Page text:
Mary Ann's Blog

Turkey Talk

Thanksgiving is my favorite holiday. I am in the kitchen many days before making preparations so the celebration dinner runs as smoothly as possible. Not everyone is a fan of dark meat so on our table, this year, the traditional turkey has given way to a butterflied and stuffed turkey breast, prepared the way Italians like to have it in Perugia, the capital of the region of Umbria. This recipe is no hassle, no bones, no mess. A cook can enjoy the day too!  And the recipe is from my latest book: Ciao Italia Family Classics.

Rolled and Roasted Turkey Breast with Chestnut Stuffing

Serves 8

2/3 pound chestnuts
1/2 cup extra virgin olive oil
1 1/2 cups fresh bread crumbs
1/4 pound prosciutto, diced
1/4 cup fresh rosemary leaves
3 tablespoons chopped parsley
2 large cloves garlic, minced
1/3 cup grated Parmigiano-Reggiano cheese
One 4-pound turkey breast, butter flied
Fine sea salt to taste
Coarsely ground black pepper to taste
1 1/2 cups dry white wine
Kitchen string

Preheat the oven to 450ºF.

With a small knife, make an X in the top of each chestnut and place them on a baking sheet. Roast for about 25 minutes, or until the skins split. Remove and let cool. Reduce the oven temperature to 400ºF.

Crack the chestnuts open with a nutcracker and remove the nutmeats. Coarsely chop the nutmeats and place in a large bowl.

In a skillet, heat 1/4 cup of the olive oil. Add the bread crumbs and brown them. Stir in the chestnuts. Transfer the mixture to a bowl.

Add 1 more tablespoon of the oil to the skillet, and sauté the prosciutto until crispy. Add to the bread crumb mixture along with the rosemary, parsley, garlic, cheese, and 1 tablespoon of the oil and mix well. (The stuffing can be covered and refrigerated for up to 2 days.)

To butterfly the turkey breast, use a sharp knife to cut horizontally through the breast but not all the way so that the meat opens to lie flat like a book. Or ask your butcher to do this for you.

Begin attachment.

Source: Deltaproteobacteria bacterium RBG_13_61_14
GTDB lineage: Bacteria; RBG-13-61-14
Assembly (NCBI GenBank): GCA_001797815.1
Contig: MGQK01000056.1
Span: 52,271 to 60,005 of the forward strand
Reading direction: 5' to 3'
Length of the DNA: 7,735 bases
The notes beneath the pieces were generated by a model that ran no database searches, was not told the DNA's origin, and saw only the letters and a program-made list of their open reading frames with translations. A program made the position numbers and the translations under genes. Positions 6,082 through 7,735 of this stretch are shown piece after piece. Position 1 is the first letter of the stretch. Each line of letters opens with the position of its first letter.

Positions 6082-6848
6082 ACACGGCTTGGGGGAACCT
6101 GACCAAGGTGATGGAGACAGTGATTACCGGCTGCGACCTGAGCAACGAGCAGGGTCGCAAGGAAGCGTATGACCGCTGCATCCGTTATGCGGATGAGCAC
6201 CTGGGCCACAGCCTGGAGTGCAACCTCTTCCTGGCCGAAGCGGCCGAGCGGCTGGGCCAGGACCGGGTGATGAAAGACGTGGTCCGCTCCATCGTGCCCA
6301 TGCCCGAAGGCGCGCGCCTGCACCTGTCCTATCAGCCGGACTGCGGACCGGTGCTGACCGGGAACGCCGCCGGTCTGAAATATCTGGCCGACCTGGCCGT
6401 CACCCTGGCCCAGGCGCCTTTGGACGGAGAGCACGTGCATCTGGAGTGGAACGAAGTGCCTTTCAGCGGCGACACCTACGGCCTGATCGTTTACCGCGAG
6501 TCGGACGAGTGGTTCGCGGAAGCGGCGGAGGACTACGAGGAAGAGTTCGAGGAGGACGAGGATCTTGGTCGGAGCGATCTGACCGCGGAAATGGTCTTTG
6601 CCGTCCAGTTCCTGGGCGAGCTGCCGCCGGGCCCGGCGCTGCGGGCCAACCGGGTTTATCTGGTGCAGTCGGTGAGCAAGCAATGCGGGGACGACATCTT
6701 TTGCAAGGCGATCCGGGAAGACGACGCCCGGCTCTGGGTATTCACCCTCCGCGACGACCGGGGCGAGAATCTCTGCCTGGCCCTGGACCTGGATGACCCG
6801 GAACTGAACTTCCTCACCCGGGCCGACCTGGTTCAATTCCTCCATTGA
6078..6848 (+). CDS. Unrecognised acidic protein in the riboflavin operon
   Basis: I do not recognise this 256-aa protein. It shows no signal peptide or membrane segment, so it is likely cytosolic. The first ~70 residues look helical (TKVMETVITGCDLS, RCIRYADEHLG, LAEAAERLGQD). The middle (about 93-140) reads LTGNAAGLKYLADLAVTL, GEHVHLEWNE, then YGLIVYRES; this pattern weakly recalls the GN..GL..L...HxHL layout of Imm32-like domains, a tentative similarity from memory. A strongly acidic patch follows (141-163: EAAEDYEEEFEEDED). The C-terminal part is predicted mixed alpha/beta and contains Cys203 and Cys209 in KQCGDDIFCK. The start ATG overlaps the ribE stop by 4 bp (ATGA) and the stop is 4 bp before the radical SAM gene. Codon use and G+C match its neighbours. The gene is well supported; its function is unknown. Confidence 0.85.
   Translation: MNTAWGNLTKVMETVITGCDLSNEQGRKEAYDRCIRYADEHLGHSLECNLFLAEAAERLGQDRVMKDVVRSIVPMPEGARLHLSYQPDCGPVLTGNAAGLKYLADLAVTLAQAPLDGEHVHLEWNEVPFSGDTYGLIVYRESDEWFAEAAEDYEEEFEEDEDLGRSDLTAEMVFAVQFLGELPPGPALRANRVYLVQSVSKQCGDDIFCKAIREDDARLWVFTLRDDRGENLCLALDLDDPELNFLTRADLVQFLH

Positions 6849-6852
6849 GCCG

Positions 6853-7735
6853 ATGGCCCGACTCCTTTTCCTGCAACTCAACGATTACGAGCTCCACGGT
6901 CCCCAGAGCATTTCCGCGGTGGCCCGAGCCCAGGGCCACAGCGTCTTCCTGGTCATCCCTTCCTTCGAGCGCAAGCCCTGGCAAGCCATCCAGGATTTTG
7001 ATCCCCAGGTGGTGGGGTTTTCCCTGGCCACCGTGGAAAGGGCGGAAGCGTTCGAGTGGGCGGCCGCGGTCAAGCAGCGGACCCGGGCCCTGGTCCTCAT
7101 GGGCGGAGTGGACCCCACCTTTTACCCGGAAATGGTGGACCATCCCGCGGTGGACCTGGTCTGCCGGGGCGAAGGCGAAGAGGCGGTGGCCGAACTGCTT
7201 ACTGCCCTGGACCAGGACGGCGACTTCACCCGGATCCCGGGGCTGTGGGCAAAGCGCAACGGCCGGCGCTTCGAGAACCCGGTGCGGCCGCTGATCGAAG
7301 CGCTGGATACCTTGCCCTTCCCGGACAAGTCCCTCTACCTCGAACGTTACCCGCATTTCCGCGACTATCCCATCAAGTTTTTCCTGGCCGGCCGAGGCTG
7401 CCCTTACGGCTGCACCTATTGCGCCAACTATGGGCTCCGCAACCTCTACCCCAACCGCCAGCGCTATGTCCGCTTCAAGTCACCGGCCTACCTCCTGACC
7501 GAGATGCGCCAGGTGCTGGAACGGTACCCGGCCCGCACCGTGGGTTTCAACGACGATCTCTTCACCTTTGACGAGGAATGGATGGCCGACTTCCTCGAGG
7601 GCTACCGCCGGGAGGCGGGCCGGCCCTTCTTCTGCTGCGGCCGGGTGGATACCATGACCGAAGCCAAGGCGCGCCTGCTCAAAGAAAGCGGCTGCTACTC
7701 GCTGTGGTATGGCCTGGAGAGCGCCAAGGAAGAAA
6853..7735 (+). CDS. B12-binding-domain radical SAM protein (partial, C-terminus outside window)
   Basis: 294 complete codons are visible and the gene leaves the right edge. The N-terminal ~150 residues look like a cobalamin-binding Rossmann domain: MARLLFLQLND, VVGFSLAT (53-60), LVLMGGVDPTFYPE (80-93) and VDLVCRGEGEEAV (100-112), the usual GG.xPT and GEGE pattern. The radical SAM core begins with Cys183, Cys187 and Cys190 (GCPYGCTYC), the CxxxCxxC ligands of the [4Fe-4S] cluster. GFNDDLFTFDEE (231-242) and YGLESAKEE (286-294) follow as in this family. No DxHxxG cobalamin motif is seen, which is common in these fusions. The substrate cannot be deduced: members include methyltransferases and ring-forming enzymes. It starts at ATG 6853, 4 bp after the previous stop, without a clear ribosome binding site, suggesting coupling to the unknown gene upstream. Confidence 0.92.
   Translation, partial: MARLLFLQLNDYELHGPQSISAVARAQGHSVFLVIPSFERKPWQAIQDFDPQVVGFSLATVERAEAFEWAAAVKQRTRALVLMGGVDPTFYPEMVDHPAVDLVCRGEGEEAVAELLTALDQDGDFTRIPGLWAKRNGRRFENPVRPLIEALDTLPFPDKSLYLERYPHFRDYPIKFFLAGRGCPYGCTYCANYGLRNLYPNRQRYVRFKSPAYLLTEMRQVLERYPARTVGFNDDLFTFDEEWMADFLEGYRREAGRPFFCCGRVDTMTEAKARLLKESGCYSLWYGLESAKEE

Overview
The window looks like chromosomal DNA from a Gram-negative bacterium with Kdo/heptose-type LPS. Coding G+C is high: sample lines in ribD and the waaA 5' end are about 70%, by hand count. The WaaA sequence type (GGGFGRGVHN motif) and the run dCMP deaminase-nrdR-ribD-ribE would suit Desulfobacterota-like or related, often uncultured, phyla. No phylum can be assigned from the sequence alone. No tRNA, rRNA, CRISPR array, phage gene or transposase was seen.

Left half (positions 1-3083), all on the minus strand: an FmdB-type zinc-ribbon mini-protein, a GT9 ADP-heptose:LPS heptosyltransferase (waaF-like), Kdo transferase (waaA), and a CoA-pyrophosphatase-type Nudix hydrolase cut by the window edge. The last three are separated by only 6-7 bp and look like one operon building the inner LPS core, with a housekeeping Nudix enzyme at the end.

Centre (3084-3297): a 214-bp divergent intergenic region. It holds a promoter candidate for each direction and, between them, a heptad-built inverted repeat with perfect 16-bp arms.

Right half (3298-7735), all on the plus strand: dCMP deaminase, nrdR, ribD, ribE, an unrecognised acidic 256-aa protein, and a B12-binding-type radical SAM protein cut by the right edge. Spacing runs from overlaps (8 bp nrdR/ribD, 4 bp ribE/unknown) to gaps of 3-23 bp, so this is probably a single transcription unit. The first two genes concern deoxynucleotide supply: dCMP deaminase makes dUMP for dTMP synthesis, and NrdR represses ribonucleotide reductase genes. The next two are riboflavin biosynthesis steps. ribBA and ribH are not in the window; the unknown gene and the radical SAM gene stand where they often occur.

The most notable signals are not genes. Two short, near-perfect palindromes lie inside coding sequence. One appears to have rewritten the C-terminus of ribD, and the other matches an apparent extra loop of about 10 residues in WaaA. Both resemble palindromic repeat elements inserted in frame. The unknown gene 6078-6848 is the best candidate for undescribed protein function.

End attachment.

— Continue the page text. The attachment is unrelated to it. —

Lay the turkey breast out flat on a cutting board. Place a large piece of wax paper over the turkey and pound it with a meat pounder to flatten it to a 1/2 inch even thickness. Rub the turkey with salt and pepper. Spread the stuffing mixture evenly over the turkey breast to within 1 inch of the edges. Do not worry if all of the stuffing does not fit; save any excess for topping the breast after it is rolled.

Starting at one long side, roll the turkey up like a jelly roll and tie it with string in four or five places.

Lower the oven temperature to 350F.

Heat the remaining olive oil in a large skillet over medium high heat. Brown the turkey roll on all sides. Place the roll on a meat rack in a roasting pan, and add the pan juices from the skillet. Sprinkle with salt and pepper, and pat any remaining stuffing over the top.

Add 1/2 cup of wine to the pan. Roast about 2 hours or until the internal temperature registers between 175-180 F on a meat thermometer. Baste the meat occasionally with the pan juices, adding the remaining 1 cup wine to the pan halfway through the cooking time.

Let the meat rest for 15 minutes before slicing it. Then cut the roll into 1-inch thick slices. Arrange them on a platter, and pour any pan juices over the meat. Serve hot or warm.

Tip: Italian chestnuts appear in stores just in time for Thanksgiving; look for plump, shiny ones that feel heavy in your hand. Avoid buying those that are split or appear wrinkled.

 

 

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Ciao Italia Family Classics

Mary Ann returns to her family's humble beginnings to bring us a treasure trove of more than 200 time-honored recipes.

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